while Jackie also photographed a tangle of lichen covered branches;

and a robin with its mate practising

social distancing.

Careful not to interrupt this pony’s slumber, I did poke my lens out of the window at Brockenhurst.

We took a diversion to Pilley on our way home, tapped on Elizabeth’s window, pulled funny faces, and bravely ran away. She came out after us and, keeping a little more than the requisite distance we enjoyed a pleasant conversation.

This evening we dined on luscious lemon chicken, crisp roast potatoes, crunchy cauliflower, and tender cabbage with tasty gravy, with which Jackie drank Hoegaarden and I drank Tesco’s finest Médoc 2016.


  1. Social distancing might be for the birds, but the photos look lonely and sad, other than your trademark reflection ones, of course.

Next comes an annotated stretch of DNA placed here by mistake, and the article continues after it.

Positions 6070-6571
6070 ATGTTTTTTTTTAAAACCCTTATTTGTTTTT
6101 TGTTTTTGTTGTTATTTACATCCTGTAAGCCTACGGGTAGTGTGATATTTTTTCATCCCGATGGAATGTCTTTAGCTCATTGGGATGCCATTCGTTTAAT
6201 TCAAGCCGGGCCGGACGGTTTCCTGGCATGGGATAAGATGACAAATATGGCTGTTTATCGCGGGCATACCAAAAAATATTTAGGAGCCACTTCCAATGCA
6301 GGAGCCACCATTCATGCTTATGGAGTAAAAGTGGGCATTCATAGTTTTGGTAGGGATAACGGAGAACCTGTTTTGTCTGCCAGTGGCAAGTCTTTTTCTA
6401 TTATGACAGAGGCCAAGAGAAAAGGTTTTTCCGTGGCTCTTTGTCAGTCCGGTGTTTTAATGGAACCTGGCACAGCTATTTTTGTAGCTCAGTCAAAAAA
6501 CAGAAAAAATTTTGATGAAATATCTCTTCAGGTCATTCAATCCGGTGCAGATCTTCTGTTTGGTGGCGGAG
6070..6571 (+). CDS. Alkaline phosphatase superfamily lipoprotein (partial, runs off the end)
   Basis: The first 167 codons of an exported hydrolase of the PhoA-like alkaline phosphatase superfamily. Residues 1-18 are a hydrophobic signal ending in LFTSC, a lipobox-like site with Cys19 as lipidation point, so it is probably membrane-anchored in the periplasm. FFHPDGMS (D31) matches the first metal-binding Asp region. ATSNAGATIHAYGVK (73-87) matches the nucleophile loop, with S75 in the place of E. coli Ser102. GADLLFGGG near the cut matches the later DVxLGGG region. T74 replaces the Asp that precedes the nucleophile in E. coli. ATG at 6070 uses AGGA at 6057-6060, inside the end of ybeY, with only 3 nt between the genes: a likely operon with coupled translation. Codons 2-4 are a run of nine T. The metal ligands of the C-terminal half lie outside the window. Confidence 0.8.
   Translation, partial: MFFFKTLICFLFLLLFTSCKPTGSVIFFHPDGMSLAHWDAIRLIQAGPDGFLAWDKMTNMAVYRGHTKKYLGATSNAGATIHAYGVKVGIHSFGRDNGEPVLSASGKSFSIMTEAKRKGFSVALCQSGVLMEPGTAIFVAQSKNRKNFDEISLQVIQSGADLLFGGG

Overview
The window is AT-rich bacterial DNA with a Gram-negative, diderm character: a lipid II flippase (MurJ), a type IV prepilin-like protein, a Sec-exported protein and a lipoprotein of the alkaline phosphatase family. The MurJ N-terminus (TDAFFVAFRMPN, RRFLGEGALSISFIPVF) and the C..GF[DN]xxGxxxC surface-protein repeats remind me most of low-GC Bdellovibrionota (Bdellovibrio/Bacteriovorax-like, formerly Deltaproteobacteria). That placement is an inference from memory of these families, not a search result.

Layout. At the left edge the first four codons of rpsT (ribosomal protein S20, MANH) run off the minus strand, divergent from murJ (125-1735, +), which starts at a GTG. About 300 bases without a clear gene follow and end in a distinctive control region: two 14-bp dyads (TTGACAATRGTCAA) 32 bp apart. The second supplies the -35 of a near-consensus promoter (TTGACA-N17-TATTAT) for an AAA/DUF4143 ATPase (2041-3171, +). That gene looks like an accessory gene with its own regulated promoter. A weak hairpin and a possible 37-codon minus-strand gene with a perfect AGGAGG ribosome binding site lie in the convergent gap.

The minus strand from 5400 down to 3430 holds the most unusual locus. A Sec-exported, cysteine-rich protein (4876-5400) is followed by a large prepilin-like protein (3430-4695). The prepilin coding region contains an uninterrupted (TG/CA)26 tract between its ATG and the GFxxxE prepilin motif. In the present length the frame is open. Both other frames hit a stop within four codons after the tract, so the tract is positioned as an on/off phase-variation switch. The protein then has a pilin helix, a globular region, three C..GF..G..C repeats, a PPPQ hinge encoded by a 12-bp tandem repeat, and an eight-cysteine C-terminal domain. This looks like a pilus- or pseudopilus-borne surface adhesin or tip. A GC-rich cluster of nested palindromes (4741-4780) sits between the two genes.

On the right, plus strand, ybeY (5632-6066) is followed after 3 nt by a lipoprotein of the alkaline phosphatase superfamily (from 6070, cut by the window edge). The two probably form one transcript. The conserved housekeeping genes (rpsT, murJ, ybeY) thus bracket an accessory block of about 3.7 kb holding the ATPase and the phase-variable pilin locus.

We usually take a walk in the evening; it looks like a ghost town here – very depressing. Hopefully, a solution will be found sooner, than later.
    Be well and stay safe!

  2. Your social ‘distancing’ photo of the two Robins is poignantly gorgeous Derrick…

    “Blossom Over Jerusalem

    I write about the purple moon
    That eats the night with a silver spoon
    I write about the yellow sun
    That bathes our day with gold by the ton

    I hear the bird’s morning songs
    They caress the world’s souls, right or wrong
    I hear the animals’ mighty roars
    They remind us of the great outdoors

    I see the blue sky above
    Where life’s white doves carry our love
    I see the green pastures, beyond Jerusalem
    Where life’s fruit trees blush with blossom”

  3. Nice seeing your photos. Glad you were able to go for a walk, it is rainy and cold here, but hopefully tomorrow it will be nicer and we can go for a walk.